Am I co-dependant? Exploring co-dependancy and beyond!
Co-dependancy in its simplest form is a loss of our sense of self, our confidence and our ability to trust ourselves. Many codependants have never been taught nor have they experienced healthy ways of being in relationships with others or themselves.
Although co-dependancy is not a recognised mental or emotional disorder, it can impact one’s life significantly. Co-dependancy leads to dysfunctional and often toxic and even abusive relationships.
The following are some questions that you may wish to ask yourself, to determine whether you have co-dependant traits- they are not an exhaustive list and they are offered as an aid in your self-growth:
1. You have difficulty articulating how you are feeling.
2. You minimise, ignore or deny how you are really feeling.
3. You see myself as dedicated to the needs of others and you recognise yourself as unselfish.
1. You often ‘give-in’ to avoid conflict or you don’t express your views honestly for fear of being rejected by others.
2. You are overly sensitive to the feelings of other people and go out of your way to ‘check in’ on them.
3. You are exceptionally loyal to the point of your own emotional detriment. You remain in situations that are not healthy for you.
4. You often ignore your own needs and prioritize another’s needs.
5. You neglect your hobbies or interests to do what others want.
6. You have confused sex with love and often agree to have sex when you want love and intimacy.
In sacrifice of Self:
1. You are unable to make decisions.
2. You need the approval of others.
3. You feel ‘incomplete’.
4. You often feel and say ‘I’m not good enough’.
5. You feel unworthy of love or respect.
It is important to know that co-dependant patterns of behaviour are learnt and arise in our early childhoods. They often occur when we have grown up in families where one parent was an addict, for example an alcoholic or where we as children have experienced abandonment, rejection or neglect by our primary carers.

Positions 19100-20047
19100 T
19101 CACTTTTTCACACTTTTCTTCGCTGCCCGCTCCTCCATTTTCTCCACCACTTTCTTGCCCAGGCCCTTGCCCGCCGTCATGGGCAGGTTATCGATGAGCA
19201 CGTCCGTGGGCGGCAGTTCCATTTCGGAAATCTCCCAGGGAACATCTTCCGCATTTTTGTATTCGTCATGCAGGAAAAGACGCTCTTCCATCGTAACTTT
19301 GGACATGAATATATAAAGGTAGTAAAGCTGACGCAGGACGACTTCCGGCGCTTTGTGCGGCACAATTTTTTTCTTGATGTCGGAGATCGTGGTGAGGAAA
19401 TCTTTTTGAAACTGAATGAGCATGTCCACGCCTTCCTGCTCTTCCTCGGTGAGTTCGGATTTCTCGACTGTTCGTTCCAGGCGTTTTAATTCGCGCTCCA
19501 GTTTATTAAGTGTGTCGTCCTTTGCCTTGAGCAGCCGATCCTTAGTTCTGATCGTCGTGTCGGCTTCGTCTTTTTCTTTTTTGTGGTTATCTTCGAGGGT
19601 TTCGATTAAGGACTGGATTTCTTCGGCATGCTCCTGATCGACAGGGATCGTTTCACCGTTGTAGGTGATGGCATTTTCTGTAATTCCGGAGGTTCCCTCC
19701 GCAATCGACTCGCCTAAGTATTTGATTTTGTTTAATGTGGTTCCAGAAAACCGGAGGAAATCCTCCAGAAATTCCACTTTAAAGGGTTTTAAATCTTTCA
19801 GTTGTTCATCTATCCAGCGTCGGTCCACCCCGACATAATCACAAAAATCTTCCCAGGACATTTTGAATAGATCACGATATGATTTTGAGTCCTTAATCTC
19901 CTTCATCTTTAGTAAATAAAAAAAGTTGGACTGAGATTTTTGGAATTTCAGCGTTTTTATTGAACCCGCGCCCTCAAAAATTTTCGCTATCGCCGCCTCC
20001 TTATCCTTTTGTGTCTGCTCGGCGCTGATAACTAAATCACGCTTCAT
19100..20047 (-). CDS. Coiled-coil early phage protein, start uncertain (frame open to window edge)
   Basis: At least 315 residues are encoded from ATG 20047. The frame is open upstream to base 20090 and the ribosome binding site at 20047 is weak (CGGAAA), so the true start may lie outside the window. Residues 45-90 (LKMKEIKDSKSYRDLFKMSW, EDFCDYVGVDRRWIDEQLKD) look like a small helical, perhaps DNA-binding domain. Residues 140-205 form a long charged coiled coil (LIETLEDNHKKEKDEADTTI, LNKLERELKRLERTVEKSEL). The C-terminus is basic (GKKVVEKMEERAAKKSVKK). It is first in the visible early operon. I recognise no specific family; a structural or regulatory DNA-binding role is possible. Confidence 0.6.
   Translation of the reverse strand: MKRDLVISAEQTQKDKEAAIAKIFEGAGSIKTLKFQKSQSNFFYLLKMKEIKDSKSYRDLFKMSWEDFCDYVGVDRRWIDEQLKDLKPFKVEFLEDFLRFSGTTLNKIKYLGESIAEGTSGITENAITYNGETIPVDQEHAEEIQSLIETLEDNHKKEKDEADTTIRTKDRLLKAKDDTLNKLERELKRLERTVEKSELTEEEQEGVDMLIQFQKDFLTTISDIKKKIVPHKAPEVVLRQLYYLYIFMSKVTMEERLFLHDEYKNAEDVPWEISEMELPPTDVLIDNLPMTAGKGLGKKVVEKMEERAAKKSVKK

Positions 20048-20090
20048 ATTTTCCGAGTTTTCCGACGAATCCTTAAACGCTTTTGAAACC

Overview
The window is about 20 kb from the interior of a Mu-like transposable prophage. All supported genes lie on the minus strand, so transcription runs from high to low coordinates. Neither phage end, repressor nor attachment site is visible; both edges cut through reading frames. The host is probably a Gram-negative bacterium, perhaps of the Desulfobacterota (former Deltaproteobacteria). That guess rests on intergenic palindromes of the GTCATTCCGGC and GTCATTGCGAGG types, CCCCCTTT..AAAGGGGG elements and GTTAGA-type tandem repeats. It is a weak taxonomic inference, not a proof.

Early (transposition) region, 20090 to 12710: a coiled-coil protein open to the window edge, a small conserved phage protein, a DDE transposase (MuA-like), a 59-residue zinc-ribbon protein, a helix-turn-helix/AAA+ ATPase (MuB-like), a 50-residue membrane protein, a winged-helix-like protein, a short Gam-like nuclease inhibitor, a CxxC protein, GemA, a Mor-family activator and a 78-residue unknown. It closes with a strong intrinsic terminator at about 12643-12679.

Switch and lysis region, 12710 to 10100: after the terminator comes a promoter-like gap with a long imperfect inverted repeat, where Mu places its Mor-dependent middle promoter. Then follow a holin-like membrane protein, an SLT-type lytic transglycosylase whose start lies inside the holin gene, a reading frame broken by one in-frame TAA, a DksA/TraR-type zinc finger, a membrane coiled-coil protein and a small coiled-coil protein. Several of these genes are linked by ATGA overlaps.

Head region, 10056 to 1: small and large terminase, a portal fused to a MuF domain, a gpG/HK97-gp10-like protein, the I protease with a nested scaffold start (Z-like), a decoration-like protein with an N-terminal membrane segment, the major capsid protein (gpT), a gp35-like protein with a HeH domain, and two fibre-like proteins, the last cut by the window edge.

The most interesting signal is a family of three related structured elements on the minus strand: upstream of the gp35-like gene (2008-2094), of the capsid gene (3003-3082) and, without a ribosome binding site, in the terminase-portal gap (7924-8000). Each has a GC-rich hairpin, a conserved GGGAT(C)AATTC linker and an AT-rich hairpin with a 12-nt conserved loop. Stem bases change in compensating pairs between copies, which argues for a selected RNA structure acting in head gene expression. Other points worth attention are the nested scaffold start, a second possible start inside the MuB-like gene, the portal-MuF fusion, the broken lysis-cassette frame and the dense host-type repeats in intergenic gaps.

In these families, you may have adopted the role of ‘the parentified child’ or ‘the family clown’ that becomes the ‘butt’ of jokes and kept the family ‘connected’ or perhaps you were the scape-goat, where you were blamed for everyone else’s poor behaviour.
Co-dependant adults often have difficulty saying no, without a sense of fear, guilt or shame.
In service of Self:
The great news is that you can heal yourself, through self-awareness, self-care and spiritual growth. It will take commitment on your part and time for you to learn new ways of being in the world. Thankfully we now know that the brain can ‘re-program’ or ‘re-wire’ old and negative co-dependant patterns.
Are you ready to take the next steps!
If you want to learn more from Pamela about the benefits of a happy and healthy life, then email firstname.lastname@example.org for more information.
Disclaimer: This article is not intended to replace any specific advice from a lawyer, counsellor or any other medical professional. The article is general information only.